Tracks Of The Week, 23.02.18

Ahead of their forthcoming EP Cold Fire, the follow up to 2016’s debut, Futures, PREP have shared ‘Don’t Bring Me Down.’

Comprised of a hip-hop producer, a classical composer, a house DJ and a singer-songwriter/co-writer, PREP are an interesting combination to say the least, but teeming with talent, and ‘Don’t Bring Me Down’ is a taste of just how well it works.

Sun-soaked, shimmering and carried by Tom Havelock’s nervy falsetto vocals over pulsing, crisp handclaps and an overriding groove that has us itching to hear more, ‘Don’t Bring Me Down’ is a dose of something that I didn’t know I was missing, but I definitely was.

Cold Fire is due out in April

Taken from his upcoming debut album Homotopia, ‘Gayby’ is a witty, charming offering from Sam Vance-Law.

With the album set out to “capture some of the gay experience, as it is now, without judgement,” ‘Gayby’ does exactly that. It captures reality, with a wit that Sam slips into his lyrics so smoothly – ‘Gayby’ moves quickly from unashamedly sweet promises of love, to “We’ll feed, house and clothe you / ‘til you’re 31,” inducing giggles as much as it can tears. It’s smart and aware, though never sanctimonious, and perhaps exactly what’s needed to tackle taboos head on.

Sam’s debut album Homotopia is out on 2 March

I can barely get my own brain to cooperate most of the time, so the thought of working with six other people is daunting. Boston seven-piece, Juice, on the other hand, seem to have it down, and in their latest offering ‘Sugar’ show off their hugely rich harmonies.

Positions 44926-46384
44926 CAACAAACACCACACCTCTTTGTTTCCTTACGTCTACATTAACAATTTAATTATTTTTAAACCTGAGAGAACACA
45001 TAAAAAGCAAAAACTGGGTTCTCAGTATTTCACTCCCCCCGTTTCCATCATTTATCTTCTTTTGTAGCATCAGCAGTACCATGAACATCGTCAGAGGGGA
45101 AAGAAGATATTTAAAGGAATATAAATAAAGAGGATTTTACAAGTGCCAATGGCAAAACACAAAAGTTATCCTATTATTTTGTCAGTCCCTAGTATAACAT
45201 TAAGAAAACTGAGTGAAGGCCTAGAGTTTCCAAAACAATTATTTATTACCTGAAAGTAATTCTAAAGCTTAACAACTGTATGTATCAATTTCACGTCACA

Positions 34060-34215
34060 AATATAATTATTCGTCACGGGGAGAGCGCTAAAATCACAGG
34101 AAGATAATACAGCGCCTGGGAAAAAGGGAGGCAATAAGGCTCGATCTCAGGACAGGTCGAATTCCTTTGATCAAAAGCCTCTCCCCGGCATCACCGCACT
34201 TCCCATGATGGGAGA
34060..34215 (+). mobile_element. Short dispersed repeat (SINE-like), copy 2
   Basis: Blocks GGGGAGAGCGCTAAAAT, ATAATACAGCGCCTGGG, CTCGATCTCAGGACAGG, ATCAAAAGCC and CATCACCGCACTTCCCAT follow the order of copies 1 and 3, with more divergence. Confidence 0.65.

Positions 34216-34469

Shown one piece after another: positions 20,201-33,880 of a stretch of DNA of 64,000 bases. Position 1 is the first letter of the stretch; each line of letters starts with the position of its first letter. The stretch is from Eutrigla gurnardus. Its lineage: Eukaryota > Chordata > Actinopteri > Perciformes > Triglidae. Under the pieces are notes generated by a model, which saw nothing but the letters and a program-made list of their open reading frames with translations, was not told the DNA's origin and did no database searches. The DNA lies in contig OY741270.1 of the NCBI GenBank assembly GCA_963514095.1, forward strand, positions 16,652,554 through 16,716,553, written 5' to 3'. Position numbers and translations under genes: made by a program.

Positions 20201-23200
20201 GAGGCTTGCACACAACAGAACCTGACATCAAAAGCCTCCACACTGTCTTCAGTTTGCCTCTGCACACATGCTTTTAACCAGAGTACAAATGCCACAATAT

With said vocals layered over funk guitars, ‘Sugar’ is addictive. Hooky, fun and chantable, ‘Sugar’ comes from the bands experience “as young guys embedded in a culture that blurs the lines between beauty, vanity, love, euphoria and pain.” In Juice’s own words “rock ‘n’ roll… yet right, reverent and unabashedly modern,” ‘Sugar’ blends rocky, festival-ready choruses with airtight raps to create something so fresh.

‘Sugar’ is out now

Bursting into public consciousness, Isaac Waddington has shared ‘Nothing’s Changed’ – a debut so good, I’m almost a little annoyed at Isaac for sitting on his talent for so long.

Yet another release that has us dreaming for summer with far too long to wait, ‘Nothing’s Changed’ is gorgeously languid, the first taste of an EP inspired by his annual visits to Borselli, in Tuscany, a town Waddington describes as “back to basics with one shop, a football pitch and a café”.

Relaxed, yes, but with a wisdom that can’t go unnoted – it’s powerful, and no doubt a sign of even bigger things to come from Isaac.

‘Nothing’s Changed’ is out now

Melissa Svensen

Melissa Svensen

Melissa Svensen

Melissa, 22. Editor. Student, music journalist, probably talking about Blur or Bowie